In Milwaukee History

Charles Allis hired architect Alexander Eschweiler to build a home for himself, his wife and their art.

In Milwaukee History

Cyril Colnik did the iron work.

In Milwaukee History

Intricately carved Lake Superior sandstone details.

In Milwaukee History

A large hall was added in 1998.

In Milwaukee History

Allis designed his own stained glass windows.

In Milwaukee History

On the top floor there's a ballroom.

In Milwaukee History

Allis spared no expense when it came to details, like the carving on this Italian marble mantle.

In Milwaukee History

Gas fireplaces are throughout the house.

In Milwaukee History

The billiards room has a bowling alley.

In Milwaukee History

There's a swooping ball return.

In Milwaukee History

The original bowling pins survive.

In Milwaukee History

Behind a secret panel is a safe that holds a collection of 78 rpm records.

In Milwaukee History

The servants had a small elevator.

In Milwaukee History

The basement shower that is, "part Hannibal Lechter, part Kohler."

In Milwaukee History

Mr. Allis' own bathroom is tiled from top to bottom.

In Milwaukee History

There's a central vacuum system with holes like these in most rooms.

In Milwaukee History

In the coach house basement you can find the vacuum itself.

In Milwaukee History

A couple old water filters survive in the basement, too.

In Milwaukee History

There's a staircase up to the roof.

In Milwaukee History

The roof deck offers an interesting perspective on the house's many gables.

Urban spelunking: Charles Allis Art Museum

The building that houses the Charles Allis Art Museum, 1630 E. Royall Pl., on Milwaukee's East Side was designed and built as a home, but in a sense it's also always served as an art museum.

Built by a captain of industry, Charles Allis, the house -- designed by Alexander Eschweiler and built in 1909 -- was planned as more than a home for Allis and his wife, Sarah. It was meant to be a showplace for their ever-growing collection of art.

Allis was the son of Edward P. Allis, who arrived in Milwaukee from New York and purchased a tool and dye shop that he grew into the Allis Company.

"E.P. just kept adding onto the company and when he died in 1889, he was insured to the point where he was able to leave the company debt free to his wife and his kids," says John Sterr, interim executive director of the Charles Allis & Villa Terrace Art Museums.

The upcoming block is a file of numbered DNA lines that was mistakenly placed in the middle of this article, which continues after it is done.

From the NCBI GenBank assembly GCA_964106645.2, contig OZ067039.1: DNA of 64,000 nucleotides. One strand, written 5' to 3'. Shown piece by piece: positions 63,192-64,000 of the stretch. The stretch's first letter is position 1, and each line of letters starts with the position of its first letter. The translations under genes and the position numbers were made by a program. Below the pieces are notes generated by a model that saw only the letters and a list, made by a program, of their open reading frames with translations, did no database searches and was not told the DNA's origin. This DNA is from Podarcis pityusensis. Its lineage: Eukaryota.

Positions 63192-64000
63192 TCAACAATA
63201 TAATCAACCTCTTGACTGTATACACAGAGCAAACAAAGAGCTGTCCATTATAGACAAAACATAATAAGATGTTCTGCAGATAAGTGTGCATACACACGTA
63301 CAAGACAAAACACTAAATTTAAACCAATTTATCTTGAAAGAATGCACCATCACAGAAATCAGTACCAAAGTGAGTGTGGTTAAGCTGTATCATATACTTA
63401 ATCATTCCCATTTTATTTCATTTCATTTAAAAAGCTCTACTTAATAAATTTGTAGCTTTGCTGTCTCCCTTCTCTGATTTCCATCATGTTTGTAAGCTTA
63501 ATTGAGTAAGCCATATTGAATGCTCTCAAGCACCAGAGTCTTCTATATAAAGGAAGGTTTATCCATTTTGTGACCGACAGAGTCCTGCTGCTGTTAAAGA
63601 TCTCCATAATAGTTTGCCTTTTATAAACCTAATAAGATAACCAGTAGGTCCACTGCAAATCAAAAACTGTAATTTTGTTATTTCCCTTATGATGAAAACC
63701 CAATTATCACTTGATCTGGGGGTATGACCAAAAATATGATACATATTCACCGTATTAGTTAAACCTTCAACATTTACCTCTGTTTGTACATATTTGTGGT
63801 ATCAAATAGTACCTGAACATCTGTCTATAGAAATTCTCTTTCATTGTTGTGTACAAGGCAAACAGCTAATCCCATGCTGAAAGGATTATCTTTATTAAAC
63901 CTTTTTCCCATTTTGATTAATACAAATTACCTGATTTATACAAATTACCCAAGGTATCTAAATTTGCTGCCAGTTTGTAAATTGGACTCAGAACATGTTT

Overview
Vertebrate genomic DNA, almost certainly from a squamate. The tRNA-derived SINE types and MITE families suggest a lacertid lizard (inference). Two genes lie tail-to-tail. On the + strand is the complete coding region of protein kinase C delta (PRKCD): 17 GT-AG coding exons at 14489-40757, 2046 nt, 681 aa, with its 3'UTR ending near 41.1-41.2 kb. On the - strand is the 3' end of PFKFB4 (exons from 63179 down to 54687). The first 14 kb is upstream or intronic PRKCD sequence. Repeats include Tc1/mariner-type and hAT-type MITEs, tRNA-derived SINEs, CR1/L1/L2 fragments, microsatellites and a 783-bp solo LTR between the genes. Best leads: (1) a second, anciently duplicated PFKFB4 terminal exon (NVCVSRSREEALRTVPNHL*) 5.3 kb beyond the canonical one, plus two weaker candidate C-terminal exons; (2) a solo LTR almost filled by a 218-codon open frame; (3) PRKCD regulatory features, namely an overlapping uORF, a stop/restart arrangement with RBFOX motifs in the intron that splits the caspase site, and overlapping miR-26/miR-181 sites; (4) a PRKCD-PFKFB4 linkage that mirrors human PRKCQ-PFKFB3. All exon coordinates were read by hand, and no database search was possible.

At E.P.'s death, Charles was the company's secretary-treasurer and by the turn of the new century, he was one of the city's most prominent citizens and served as director of the First National Bank and the Milwaukee Trust Company, was a trustee of the Layton Art Gallery and Northwestern Mutual Life Insurance Company and was the first president of the Milwaukee Art Society.

In short, Charles Allis was a very, very rich man with a taste for fine art. And, as he and Sarah had no children, they were free to travel and spend their time at home and abroad seeking out and acquiring paintings, furniture and other objects.

By the time they moved into their new East Side mansion from their previous digs in Yankee Hill, the couple had been married 35 years.

"They wanted to do a Tudor style (home) as an ode to their English heritage," says Sterr, who notes that both husband and wife traced their roots to the Mayflower. "They hired the prominent German architect Alexander Eschweiler to execute that, which is kind of ironic. You will see the Tudor rose motif throughout the mansion."

Those roses are in the gorgeous plaster ceiling in the main hall and in the gorgeous, restrained stained glass windows that illuminate the grand staircase. Sterr says that the Allis' had hired no less than Louis Comfort Tiffany to do this glass, but in the end used a design drawn by Charles himself.

The home was completed in 1911, Sterr says, noting that it was fireproof --poured concrete -- and fully electrified. All the fireplaces were -- and still are -- gas-powered.

"All the walls are about a foot thick and how do we know that? I've seen drill bits like two feet long trying to get through the walls," says Sterr. "Not only the threat of fire back then was still very real, but also they were building it to house the art collection, so important to have fire protection."

The home is stunning both inside and out. The exterior is faced in mauve-brown Ohio brick with Lake Superior sandstone trim and it's got a great collection of steeply pitched gables that create an almost Escher-like view from the roof.

There's carved sandstone balcony above the main entrance that is mimicked by a pair of similar carved details on a porch on the east side of the home. The railings were created by Cyril Colnik.

To the west is the former coach house, which had a rotating platform so Allis' driver could pull straight in and then out again without ever having to shift into pesky reverse. Remnants of this can be see in the coach house basement, which still has its giant coal bin and the works for a house-wide vacuum system.

It's nearly impossible to catalog the detail work inside. Nearly every surface is gorgeously carved or turned or adorned. The kitchen was kitted out with all modern conveniences. A small elevator was installed between the kitchen and the servants' quarters above the coach house.

Intercoms connect every corner of the place.

And the same can be said for the art. In this room there's a quirky Tiffany lamp.Upstairs the Allis had museum-style glass-fronted display cases built into the walls. One room is full of French Barbizon paintings. On the porch are two stone baptismal fonts that had to be shipped across the ocean. There's a similarly hefty fountain in the dining room.

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